Person:Mary Howland (14)

Mary Howland
b.bef 1635
  1. Elizabeth Howland
  2. Deborah Howlandabt 1627 - bef 1674
  3. Arthur Howlandabt 1633 - Bef 1726
  4. Mary Howlandbef 1635 - 1690
  5. Martha HowlandAbt 1639 - 1732
m. 6 Jun 1653
  1. Mary Williamson1654 - 1720
  2. Timothy Williamson1656 - 1682
  3. Joanna Williamson1658 -
  4. Elizabeth Williamsonabt 1660 - 1727
  5. Capt. Caleb Williamson1661 - 1738
  6. Experience WilliamsonABT 1664 -
  7. Unknown WilliamsonABT 1666 -
  8. Nathan WilliamsonABT 1668 - 1718
  9. Martha Williamson1670 - 1740
  10. Abigail Williamson1672 -
  11. George Williamson1675 - abt 1765
m. 22 Jan 1679
Facts and Events
Name Mary Howland
Gender Female
Birth? bef 1635
Marriage 6 Jun 1653 to Timothy Williamson
Marriage 22 Jan 1679 to Robert Stanford
Death? 26 Aug 1690 Marshfield, Plymouth, Massachusetts, United States

Little is known of Mary Howland. She was the third daughter of Arthur and Margaret Rood Hosland and was either a child of about eight when the family came to American or was born here almost immediately after their arrival, depending upon the date the crossing was made.

Mary Howland married Timothy Williamson in June of 1653 when she was about 21. He had come to America in 1647 at age 26 and was later licensed to run a small store. They produced a family of eleven children during the 21 years between 1654 and 1675, all born in Marshfield.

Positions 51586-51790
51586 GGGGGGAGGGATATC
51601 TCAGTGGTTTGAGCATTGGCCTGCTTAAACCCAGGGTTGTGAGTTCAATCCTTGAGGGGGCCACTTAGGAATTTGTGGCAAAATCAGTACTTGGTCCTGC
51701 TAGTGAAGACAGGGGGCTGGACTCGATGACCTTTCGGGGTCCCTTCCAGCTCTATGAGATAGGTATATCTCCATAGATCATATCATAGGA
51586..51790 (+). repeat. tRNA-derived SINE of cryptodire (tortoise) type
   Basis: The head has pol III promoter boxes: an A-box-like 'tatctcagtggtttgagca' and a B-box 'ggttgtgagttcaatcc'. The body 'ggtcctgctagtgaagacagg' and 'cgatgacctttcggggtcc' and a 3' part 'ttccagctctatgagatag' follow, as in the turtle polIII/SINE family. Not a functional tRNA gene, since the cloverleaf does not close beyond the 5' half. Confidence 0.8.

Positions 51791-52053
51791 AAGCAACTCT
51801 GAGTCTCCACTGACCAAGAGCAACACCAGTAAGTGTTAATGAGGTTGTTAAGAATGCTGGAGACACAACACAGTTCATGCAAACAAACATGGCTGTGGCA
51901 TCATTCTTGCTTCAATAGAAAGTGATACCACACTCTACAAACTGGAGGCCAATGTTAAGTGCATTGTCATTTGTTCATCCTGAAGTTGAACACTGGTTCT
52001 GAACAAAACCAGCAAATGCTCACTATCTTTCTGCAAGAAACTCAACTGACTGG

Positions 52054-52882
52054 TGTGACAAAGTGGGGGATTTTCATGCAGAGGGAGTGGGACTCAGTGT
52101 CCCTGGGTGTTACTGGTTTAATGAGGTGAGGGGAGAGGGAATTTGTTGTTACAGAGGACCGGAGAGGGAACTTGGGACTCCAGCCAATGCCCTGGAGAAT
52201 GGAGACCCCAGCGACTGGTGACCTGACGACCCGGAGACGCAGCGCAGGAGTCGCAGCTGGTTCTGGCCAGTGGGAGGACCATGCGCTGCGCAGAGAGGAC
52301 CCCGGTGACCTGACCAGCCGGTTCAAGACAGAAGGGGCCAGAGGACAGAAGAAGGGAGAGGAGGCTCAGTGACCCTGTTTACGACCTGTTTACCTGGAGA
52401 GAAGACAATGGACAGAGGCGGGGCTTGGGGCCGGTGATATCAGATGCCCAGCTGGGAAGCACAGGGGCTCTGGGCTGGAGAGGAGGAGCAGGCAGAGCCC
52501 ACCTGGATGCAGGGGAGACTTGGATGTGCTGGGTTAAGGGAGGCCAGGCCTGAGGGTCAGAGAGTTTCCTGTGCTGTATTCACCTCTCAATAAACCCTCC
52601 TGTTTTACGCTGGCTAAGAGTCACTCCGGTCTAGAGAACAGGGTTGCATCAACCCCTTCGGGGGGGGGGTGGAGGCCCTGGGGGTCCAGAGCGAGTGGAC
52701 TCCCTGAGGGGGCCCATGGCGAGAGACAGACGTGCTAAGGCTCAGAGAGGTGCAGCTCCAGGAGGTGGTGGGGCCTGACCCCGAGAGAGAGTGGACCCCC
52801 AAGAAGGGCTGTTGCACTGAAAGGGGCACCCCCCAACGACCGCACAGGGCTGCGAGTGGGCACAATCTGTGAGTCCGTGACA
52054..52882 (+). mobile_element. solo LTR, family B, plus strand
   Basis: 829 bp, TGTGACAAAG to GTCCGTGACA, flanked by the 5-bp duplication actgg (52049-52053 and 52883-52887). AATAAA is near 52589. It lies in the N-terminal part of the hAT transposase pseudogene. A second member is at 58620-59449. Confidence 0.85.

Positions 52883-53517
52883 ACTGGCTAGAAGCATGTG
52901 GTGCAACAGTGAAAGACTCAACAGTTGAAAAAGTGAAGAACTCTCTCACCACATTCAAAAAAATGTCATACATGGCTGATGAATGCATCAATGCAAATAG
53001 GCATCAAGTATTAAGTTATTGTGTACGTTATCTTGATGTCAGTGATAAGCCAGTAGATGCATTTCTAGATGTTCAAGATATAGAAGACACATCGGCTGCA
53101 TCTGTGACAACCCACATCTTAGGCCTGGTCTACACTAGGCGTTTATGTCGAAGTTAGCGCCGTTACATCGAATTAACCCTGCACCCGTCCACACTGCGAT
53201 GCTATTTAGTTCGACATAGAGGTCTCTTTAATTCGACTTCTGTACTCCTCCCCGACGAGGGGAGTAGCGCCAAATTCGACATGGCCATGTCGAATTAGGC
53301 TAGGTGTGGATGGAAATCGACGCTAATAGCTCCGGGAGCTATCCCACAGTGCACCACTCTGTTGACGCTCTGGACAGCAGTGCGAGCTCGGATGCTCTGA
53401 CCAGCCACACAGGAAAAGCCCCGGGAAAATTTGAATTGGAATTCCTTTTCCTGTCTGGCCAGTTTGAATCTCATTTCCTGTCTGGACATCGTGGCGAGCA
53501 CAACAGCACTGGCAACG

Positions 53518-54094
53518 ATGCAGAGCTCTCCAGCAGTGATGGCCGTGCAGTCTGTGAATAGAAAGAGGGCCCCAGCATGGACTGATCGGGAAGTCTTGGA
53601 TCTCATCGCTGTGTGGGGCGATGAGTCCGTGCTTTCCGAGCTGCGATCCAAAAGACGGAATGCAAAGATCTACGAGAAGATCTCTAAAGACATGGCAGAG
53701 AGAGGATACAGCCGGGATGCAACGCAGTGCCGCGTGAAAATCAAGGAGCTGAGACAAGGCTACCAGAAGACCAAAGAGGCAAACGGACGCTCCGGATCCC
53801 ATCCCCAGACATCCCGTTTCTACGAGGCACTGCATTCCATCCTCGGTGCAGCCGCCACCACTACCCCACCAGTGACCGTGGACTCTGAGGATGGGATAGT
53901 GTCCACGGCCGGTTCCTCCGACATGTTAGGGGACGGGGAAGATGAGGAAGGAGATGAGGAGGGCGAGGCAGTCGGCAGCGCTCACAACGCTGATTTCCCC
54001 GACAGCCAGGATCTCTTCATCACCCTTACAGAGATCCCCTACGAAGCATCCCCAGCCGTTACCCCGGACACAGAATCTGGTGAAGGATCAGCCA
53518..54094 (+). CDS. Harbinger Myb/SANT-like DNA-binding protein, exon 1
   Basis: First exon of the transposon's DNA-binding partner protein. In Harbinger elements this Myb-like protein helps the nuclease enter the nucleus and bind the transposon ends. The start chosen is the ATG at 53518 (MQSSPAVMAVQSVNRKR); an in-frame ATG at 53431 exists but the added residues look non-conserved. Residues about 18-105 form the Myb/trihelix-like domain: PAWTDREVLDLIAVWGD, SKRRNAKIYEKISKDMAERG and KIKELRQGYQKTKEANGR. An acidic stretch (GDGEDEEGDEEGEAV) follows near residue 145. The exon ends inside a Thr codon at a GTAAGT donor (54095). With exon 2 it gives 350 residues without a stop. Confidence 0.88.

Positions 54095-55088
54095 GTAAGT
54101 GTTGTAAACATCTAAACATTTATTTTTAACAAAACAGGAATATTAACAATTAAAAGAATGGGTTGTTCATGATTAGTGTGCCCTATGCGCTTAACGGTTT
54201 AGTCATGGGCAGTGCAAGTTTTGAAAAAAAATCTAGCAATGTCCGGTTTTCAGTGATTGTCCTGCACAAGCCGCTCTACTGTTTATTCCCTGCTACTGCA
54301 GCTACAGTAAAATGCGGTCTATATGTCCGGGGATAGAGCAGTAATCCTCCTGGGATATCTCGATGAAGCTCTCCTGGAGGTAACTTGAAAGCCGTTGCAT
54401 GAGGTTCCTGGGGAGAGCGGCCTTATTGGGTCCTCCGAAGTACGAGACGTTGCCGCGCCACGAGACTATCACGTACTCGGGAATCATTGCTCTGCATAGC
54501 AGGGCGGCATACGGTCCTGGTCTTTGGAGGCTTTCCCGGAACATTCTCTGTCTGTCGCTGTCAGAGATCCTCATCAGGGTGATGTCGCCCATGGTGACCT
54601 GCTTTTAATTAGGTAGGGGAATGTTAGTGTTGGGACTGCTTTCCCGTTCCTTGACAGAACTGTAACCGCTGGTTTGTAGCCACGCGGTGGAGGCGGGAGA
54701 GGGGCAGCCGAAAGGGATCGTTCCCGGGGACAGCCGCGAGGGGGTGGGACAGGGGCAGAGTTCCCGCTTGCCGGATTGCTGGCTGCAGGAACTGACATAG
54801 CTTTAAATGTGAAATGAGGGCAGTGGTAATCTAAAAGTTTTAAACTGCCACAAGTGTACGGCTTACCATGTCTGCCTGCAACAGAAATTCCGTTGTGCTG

The tried and true name of Mary was carried on through both a daughter and a granddaughter. But another daughter, Experience, was given a name typical of so many in the Plymouth Colony -- names based upon traits that the Pilgrims apparently wished their children to embody. Among them were Patience, Hope, Thankful, Reliance, Mercy, Deliverance, Grace, Silence, Desire,Piety, Faithful, Mindswell, Love, Desire, Constant, Remembrance, Freedom, Peace, Humility and Temperance.

As Mary and Timothy raised their large family, both Plymouth Plantation and its several associated settlements were growing rapidly, as was the Massachusetts Bay colony, which was spreading out from Boston. Most of the arrivals by this time were landing in Boston because of its superior harbor. Its population was about 400 when the influx began. Where dozens or hundreds had come before, thousands of immigrants began arriving in New England.

As they pushed further inland, Indian resistance increased and many bloody episodes occurred. Not only were the natives losing their lands to the settlers but European diseases, to which they had no immunity, were almost wiping out whole tribes. One tribe of about a thousand was left with only 50 after an epidemic of smallpox. Understandably, the Indian chief known as King Philip was convinced that the only way his people could survive was to drive the white settlers out. The war that followed saw hundreds of victims massacred on both sides. The Chief's wife and son were captured by the colonists and sold into slavery and he later was fatally wounded. timothy Williamson also was a casualty of the conflict.

Mary died at age 58, 14 years after Timothy had fallen in King Philip's War in 1676. (Taken from: A Family History, by Donovan Faust)

References
  1.   Mary Lynch Young. Descendants of Josiah Bull Jr., of Dutchess County, New York. (Gateway Press, Baltimore, MD, 1992).